Sample size calculation - Three pre-described Leishmania DNA PCR assays were selected and tested for their robustness in diagnosing CL of Sri Lankan origin (Rodgers et al. 1990, El Tai et al. 2000, Salotra et al. 2001). The sample size was calculated as follows: the standard normal deviation for two-sided α with a 95% confidence level was 1.96, the estimated proportion (sensitivity) was 0.9 based on the published data (Salotra et al. 2001), and the width of confidence interval was 0.2. The calculated sample size was n = 35 (Hulley et al. 2001). In this study, n = 38 samples from 38 patients were used.

SSS and punch biopsy - SSSs from 38 clinically suspected previously undiagnosed and untreated CL lesions were obtained by a clinician. The slides were stained with Giemsa and examined under a light microscope under oil immersion in the Department of Parasitology, Faculty of Medical Sciences, University of Sri Jayewardenepura. Amastigotes were identified as having round to ovoid shape and characterised by a distinctive nucleus and adjacent kinetoplast. A diameter of 2-4 mm punch biopsy samples from the active edge of the same suspected lesion, taken by a clinician under local anaesthesia and sterile conditions, were stored in Net buffer [150 mM NaCl, 15 mM Tris-HCL (pH 8.3), 1 mM ethylenediamine tetraacetic acid (EDTA)] prior to DNA extraction (Salotra et al. 2001). These punch biopsy samples were initially stored at -40°C at the Teaching Hospital Anuradhapura, transported on ice to the Department of Parasitology, Faculty of Medical Sciences, University of Sri Jayewardenepura, and stored at -80°C until DNA was extracted. Samples collected from the National Hospital of Sri Lanka were brought in Net buffer on ice and frozen at -80°C as described above.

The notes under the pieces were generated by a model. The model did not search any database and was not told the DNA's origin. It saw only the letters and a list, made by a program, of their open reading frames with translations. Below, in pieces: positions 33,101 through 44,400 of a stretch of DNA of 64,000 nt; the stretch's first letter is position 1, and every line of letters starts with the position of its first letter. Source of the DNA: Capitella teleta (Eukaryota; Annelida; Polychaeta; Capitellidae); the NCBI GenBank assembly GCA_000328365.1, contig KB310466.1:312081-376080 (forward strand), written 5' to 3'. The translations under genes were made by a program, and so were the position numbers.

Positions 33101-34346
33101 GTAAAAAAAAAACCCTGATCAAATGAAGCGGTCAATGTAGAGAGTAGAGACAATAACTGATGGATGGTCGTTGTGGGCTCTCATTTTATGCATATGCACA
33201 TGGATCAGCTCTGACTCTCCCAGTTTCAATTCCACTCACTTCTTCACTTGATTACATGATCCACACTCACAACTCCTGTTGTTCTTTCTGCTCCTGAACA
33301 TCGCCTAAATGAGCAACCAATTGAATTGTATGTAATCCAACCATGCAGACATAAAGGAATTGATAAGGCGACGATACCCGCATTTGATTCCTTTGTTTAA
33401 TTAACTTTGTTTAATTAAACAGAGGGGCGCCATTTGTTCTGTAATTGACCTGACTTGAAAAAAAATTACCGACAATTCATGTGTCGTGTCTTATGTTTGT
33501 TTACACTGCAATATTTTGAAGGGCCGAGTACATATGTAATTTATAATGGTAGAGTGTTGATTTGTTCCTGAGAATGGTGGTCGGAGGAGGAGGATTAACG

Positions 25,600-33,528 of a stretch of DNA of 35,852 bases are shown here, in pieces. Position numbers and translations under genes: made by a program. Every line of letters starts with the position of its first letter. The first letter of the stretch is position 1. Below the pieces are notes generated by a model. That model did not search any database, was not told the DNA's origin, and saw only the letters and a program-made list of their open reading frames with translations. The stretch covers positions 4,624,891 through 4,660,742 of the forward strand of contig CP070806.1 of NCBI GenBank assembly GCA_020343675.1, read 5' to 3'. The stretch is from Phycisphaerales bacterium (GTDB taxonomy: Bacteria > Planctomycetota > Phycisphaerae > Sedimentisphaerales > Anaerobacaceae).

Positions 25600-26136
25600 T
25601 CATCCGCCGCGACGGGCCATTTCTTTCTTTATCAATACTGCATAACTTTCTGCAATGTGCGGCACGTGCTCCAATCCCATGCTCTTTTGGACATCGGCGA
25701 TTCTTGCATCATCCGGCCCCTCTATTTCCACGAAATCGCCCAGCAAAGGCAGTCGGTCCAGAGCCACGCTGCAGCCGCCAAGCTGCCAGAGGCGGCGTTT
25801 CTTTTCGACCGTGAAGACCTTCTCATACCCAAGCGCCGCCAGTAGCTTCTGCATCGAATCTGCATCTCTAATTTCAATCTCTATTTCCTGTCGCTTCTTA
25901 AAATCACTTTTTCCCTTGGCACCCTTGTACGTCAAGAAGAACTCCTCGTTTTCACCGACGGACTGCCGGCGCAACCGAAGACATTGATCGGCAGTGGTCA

DNA extraction from positive control culture and skin biopsy samples - An endogenous in vitro cultured CL causing strain from one of the patients was identified as L. donovani MON-37 by Sanger partial DNA sequencing of the 6-phosphogluconate dehydrogenase gene at the McGill University Genome Quebec Innovation Centre, Canada (McCall et al. 2013). This same strain was later confirmed by whole genome sequencing in a different study (Zhang et al. 2014). DNA from this pure culture (at a parasite count of 1 x 106/mL) was extracted using QIAGEN DNeasy blood and tissue kits according to manufacturers' guidelines, quantified by spectrophotometry (Thermo Fisher Scientific, USA), and used as a positive control. Two millimetre diameter samples from the punch biopsy specimens obtained from SSS positive CL patients were cut on a sterile glass slide using a sterile scalpel blade and DNA was extracted using the same DNA extraction kit.